Anyway. I still like the song: I just don’t think it represents Canada very well. Maybe that’s why it was a centennial thing which is also a colonial thing. So perhaps it should be the Colonial Railroad Trilogy instead. Remember where the word ‘Canada’ came from. The Huron-Iroquois ‘kanata’ which was supposed to mean ‘village’ or ‘settlement’ was first introduced to the white man in 1535 by the two Aboriginal youths talking to French explorer Jacques Cartier. To them it meant the village of Stadacona where the City of Québec now stands. In my opinion, Bruce Cockburn’s “Stolen Land” is a more realistic representation of our country’s history though they both share very catchy tunes.

Up on the Heights

I walk in other steps
along the top
of the cliff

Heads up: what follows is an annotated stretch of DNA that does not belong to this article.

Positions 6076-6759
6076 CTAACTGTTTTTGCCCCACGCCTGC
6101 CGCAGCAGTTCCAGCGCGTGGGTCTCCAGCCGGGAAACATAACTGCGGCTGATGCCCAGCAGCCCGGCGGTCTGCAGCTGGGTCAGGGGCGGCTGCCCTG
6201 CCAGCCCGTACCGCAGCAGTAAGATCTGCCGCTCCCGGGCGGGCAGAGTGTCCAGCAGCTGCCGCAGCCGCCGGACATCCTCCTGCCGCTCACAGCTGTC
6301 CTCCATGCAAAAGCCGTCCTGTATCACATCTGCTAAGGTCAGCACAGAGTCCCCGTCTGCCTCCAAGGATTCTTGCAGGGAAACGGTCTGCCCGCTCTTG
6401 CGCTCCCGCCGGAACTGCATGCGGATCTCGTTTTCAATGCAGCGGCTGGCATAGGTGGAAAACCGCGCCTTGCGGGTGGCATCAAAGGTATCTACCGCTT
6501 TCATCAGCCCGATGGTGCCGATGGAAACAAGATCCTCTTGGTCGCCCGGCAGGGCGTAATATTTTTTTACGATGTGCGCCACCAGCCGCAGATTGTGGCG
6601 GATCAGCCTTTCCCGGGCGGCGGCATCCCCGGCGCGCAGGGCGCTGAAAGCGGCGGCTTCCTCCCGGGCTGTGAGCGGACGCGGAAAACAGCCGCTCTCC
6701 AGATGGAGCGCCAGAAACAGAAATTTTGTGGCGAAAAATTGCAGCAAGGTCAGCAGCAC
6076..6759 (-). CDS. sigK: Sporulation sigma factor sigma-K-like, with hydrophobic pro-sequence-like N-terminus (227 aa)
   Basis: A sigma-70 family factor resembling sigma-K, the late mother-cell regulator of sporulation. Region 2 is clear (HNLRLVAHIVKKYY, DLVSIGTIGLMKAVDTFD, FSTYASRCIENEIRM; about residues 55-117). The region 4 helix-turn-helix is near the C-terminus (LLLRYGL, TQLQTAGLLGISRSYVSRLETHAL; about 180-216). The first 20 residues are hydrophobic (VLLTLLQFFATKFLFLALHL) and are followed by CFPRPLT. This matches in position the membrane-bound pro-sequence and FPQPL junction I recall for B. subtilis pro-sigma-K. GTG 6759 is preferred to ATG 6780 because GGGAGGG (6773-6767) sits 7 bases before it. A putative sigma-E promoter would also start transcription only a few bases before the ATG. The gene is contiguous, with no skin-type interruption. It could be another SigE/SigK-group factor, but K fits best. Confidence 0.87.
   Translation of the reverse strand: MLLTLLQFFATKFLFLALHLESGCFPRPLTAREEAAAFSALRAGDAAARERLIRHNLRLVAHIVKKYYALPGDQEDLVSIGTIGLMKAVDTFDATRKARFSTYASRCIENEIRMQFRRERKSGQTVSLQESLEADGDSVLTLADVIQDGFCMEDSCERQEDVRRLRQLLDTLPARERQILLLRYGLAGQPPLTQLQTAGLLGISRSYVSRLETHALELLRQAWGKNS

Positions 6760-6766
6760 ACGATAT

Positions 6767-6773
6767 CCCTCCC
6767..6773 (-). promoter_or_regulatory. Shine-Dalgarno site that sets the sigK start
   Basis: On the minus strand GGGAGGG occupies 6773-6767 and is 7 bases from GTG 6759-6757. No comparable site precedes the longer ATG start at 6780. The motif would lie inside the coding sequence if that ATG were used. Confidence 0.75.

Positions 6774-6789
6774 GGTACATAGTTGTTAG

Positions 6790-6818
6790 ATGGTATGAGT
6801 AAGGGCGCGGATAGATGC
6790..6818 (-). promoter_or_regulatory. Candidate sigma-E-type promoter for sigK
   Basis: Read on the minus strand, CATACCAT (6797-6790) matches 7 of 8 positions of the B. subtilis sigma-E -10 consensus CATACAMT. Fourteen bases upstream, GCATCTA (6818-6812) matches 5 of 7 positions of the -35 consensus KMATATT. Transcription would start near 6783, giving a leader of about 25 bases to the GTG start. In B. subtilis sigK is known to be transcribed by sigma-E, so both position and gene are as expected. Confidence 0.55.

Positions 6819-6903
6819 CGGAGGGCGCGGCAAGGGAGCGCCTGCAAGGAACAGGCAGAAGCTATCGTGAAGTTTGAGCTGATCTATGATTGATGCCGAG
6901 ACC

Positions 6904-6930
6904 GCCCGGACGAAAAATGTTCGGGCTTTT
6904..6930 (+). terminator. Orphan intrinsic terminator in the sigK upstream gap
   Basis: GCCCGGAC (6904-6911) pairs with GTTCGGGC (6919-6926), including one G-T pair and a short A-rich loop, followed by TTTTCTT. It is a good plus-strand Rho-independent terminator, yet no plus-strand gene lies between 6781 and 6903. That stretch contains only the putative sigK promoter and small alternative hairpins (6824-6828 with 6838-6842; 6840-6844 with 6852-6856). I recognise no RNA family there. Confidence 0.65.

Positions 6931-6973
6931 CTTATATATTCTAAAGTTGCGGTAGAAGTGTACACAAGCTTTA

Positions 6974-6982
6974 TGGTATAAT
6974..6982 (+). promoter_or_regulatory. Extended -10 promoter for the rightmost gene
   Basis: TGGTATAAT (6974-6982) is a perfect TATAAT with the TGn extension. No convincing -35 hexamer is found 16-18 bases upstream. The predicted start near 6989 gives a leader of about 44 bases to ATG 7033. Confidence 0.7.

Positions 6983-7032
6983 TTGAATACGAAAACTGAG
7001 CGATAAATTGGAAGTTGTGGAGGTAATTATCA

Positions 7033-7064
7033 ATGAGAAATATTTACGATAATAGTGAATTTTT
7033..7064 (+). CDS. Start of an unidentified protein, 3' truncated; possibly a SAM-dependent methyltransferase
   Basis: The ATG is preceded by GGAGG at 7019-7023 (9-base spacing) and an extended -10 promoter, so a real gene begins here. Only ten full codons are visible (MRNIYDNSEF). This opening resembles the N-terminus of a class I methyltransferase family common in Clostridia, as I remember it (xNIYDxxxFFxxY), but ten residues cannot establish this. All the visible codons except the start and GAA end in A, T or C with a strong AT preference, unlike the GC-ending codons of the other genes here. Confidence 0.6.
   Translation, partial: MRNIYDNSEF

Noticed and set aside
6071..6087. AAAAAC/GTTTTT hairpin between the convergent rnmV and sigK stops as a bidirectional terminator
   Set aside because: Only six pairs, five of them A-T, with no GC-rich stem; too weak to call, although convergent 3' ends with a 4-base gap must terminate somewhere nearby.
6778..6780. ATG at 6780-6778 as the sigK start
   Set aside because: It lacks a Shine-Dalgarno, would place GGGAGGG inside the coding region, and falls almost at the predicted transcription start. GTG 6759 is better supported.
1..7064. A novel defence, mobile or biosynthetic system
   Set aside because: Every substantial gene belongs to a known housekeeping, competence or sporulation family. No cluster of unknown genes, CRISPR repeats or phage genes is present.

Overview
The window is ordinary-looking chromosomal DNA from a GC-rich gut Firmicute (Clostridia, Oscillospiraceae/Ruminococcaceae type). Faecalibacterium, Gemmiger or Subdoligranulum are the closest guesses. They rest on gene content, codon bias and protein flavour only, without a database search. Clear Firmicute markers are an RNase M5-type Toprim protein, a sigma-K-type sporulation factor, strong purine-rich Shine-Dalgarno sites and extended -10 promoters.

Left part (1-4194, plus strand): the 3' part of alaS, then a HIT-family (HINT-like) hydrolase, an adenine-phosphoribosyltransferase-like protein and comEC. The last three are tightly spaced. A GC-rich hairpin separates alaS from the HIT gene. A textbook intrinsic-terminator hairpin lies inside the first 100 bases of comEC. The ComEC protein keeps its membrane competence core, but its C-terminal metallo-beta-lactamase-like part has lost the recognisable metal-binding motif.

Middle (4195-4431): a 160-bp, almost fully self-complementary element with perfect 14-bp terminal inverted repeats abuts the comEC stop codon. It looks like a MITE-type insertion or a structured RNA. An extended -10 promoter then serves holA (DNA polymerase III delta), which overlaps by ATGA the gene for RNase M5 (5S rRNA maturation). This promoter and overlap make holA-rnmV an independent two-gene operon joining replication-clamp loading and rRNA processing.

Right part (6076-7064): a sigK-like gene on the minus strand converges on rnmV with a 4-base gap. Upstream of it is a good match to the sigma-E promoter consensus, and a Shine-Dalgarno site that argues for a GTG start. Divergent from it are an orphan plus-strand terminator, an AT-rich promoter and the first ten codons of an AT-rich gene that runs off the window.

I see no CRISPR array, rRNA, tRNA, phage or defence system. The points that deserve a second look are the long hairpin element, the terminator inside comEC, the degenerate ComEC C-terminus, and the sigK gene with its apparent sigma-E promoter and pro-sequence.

above the Niagara River
my wife at my side

Isaac Brock and Thomas Moore
strolled on the McFarland farm
long ago now
but before turning hero
and famed poet.

These are gentler times
now, with
overpriced food,
and buses loaded with them
from one wine tasting to another.

We walk
look at the trees
and try to imagine
what it was like
before we have to get back
to reality.

The Professor’s Daughter

The Professor’s Daughter published in 1997 by First Second (New York, NY) was drawn by Emmanuel Guibert and written by Joann Sfar. I didn’t find it delighted me as much as Gene Luen Yang’s books from the same publisher. This is a more whimsical topic, of course, and I did enjoy the drawings and water colouring. But I found the story too disjointed: it hopped from point to point with little to connect it or to motivate the reader to care about the urbane protagonists Imhotep IV and Lillian Bowell. Even the very beginning was rushed into from my perspective as reader.